what you focus on expands

This is a friend, Jimmy who works in central Africa at a rehab centre.  Here he is with some Rhino.  Clearly he is in a good relationship with these guys.  In this type of work people are in relationship with big powerful and potentially dangerous animals.  We can never underestimate their power and even after years of working with these creatures we need to remain alert to the fact that they are wild animals who could, wittingly or unwittingly hurt us.  If they get a fright for example.  When working with horses in the round pen I have seen people thinking they have been charged by horses.  Interestingly, from my perspective, that is not always what has actually transpired.  Very often the horse has been spooked, and is looking for some security, and the trainer is where they have gone to find that security - because, till that point, that is how the trainer has presented to the horse - as their dependable leader.  There are occassions where animals do lash out and hurt their keepers, but there is always a reason - the animals are always doing what they think they need to do to be safe and secure.  If they are in an enclosure, and they are faced with a perceived challenge, they cannot choose flight as an option, only fight.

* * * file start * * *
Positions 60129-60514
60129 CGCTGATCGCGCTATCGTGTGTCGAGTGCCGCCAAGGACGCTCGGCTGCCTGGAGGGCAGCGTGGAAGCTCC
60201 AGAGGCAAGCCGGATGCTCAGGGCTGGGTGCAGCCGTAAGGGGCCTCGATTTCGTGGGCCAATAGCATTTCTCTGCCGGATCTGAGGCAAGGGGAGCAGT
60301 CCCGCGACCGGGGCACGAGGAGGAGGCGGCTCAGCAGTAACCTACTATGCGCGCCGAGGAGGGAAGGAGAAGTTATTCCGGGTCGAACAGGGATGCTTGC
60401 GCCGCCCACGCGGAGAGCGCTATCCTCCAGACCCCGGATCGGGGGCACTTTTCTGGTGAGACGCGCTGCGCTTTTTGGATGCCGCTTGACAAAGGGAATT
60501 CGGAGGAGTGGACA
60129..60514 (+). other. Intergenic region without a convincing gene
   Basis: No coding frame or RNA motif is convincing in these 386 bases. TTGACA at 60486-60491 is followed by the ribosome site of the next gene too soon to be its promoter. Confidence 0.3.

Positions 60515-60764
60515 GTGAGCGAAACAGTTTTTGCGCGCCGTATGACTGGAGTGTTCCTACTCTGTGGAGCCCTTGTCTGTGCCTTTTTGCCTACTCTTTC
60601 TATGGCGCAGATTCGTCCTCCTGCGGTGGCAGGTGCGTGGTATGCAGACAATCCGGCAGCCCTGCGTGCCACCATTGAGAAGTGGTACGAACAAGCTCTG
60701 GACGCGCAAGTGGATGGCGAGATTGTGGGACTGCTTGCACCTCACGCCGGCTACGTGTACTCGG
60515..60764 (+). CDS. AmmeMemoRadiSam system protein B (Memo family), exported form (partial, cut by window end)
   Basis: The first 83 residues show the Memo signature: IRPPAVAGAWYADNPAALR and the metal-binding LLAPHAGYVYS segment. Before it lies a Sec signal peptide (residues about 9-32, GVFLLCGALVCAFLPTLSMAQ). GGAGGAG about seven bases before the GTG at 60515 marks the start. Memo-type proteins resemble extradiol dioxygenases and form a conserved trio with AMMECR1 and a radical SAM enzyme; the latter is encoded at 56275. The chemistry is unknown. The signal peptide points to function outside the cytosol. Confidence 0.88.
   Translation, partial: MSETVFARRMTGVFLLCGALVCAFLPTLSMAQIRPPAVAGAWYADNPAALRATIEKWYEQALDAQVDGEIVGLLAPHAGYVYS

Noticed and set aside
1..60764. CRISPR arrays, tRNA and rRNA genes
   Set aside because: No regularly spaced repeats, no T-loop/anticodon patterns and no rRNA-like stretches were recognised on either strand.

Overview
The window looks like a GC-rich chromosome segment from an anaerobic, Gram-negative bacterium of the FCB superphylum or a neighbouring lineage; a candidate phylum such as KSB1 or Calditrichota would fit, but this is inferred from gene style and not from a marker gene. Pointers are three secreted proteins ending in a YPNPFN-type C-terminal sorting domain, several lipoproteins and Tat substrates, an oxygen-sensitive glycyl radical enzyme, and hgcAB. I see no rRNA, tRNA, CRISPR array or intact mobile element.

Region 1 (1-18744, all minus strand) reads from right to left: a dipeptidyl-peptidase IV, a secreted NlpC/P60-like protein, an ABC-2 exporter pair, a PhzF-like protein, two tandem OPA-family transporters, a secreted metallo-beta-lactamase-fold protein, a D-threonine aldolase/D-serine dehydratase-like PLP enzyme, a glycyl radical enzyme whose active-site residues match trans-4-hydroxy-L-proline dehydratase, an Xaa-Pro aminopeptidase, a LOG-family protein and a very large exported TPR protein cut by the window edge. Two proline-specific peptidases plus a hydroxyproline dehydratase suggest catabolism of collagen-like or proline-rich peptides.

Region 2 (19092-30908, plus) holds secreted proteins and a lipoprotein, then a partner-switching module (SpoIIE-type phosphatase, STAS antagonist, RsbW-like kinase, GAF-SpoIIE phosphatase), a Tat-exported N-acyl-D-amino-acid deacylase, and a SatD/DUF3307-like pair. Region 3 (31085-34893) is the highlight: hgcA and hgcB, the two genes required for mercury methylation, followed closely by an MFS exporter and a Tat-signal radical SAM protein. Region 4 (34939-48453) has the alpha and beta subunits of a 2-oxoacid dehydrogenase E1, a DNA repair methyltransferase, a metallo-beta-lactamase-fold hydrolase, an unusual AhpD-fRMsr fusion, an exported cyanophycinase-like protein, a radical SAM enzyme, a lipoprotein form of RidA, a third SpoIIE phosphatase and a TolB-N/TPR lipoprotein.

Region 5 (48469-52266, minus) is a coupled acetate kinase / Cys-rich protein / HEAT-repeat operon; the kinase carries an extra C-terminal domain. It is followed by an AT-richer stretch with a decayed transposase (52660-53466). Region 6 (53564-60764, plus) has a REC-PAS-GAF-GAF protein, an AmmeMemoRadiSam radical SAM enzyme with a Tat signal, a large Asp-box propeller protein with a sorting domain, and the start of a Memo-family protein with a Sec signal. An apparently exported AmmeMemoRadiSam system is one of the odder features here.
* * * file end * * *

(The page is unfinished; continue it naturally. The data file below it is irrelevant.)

It is much easier, therefore, when working with animals, to do so using behaviour technology.  Remain consistent and dependable.  If you need him to move to another exhibit or let you look at his foot, teach him how to cooperate.  Once he knows what to expect, he will be more inclined to cooperate.  If we are focussing on cooperation, then the animal has somebody to trust.  If we are focussing on coercion, then we have willingly entered into a battle.  Nobody wins in a battle.  There is no long term learning or positive effect.  We are simply breaking down relationshiup, defeating trust, and lowering the possibility of success into the future.


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